Monthly Archives: March 2015
Marine growth is the unwanted colonization of marine structures by marine organisms. The current standards prescribe a thickness of 100~mm whereas in the literature, layers up to 200~mm thick have been reported for structures in the North Sea.
Marine growth is the unwanted colonization of marine organisms (zooplankton or phytoplankton) that is attached to marine structure. It should be considered in the design/analysis of the platform since marine growth leads to escalate wave forces and mass of the structure.
Based on the terminology Oldfeld, marine growth is classified into Mussels (frequently dominant. Hard exterior, firmly attached); Kelp (long frond-like growths); Algae (soft, branching); Barnacles, tubeworms, limpets (Hard, firmly attached growth, mostly one organism thick, difficult to remove); Hydroids, Bryozoa (Soft, branching and compressible growths); Sponges, anemones, sea-squirts, alcyonium (Soft bodied, often bulky organisms). A lot of factors influence the type and amount of marine growth including physical and biological factors. On the physical itself, temperature, salinity, water depth, and wave action are the main cause. On the other side, predator, larval supply, nutrient and food availability, individual species are the main factors in affecting marine growth type.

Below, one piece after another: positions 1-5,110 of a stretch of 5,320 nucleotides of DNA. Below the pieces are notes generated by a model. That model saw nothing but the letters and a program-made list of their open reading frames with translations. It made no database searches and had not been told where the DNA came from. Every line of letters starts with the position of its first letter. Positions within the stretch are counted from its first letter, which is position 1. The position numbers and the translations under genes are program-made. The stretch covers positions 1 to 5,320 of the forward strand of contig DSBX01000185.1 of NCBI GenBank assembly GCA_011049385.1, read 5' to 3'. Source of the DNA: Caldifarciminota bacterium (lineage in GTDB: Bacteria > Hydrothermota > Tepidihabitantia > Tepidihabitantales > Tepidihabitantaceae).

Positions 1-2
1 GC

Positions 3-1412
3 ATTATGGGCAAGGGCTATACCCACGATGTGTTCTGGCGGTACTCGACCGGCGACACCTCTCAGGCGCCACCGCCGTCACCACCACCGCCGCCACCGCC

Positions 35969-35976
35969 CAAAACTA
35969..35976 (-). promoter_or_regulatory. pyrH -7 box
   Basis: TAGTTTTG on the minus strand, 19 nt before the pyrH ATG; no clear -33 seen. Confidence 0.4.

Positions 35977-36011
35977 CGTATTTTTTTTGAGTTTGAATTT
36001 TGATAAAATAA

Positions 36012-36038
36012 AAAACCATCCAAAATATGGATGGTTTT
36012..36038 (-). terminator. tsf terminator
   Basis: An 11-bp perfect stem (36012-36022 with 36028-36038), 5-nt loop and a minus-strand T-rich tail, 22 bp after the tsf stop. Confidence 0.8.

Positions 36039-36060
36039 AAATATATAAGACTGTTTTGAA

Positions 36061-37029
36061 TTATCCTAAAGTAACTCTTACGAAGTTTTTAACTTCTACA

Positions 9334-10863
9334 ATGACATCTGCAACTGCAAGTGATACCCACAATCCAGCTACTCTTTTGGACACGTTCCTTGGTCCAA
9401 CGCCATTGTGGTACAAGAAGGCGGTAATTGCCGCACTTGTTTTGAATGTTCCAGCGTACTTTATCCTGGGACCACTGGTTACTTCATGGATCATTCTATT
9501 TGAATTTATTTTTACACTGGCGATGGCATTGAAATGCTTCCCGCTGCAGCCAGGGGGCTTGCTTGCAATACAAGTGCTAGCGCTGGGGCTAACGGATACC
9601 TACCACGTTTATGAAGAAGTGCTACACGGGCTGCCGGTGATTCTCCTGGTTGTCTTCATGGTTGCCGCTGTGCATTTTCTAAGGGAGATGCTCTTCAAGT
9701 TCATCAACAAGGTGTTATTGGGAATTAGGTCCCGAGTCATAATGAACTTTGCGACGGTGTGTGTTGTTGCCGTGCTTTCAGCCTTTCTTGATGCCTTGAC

As Marine growth has a higher specific gravity than seawater, the dead load of the structure will be potentially increased. For references, the density of marine growth in Arabian Gulf and West Java Sea (Indonesia) are 1.23 MT/m3 and 1.40 MT/m3, respectively. Although marine growth will raise the total mass, the structural stiffness will not be contributed.
According to API RP 2A, all elements of structure (members, conductors, risers, appurtenances, etc.) are increased in cross-sectional area by marine growth. The effective element diameter (D) is combination between clean outer diameter (Dc) and the average growth thickness (t) that would be obtained by circumferential measurements with a 1 inch to 4 inch wide tape.
An additional parameter that effects the drag coefficient of elements with circular cross-sections is the relative roughness, e=k/D, where k is the average peak to valley height of “hard” growth organisms.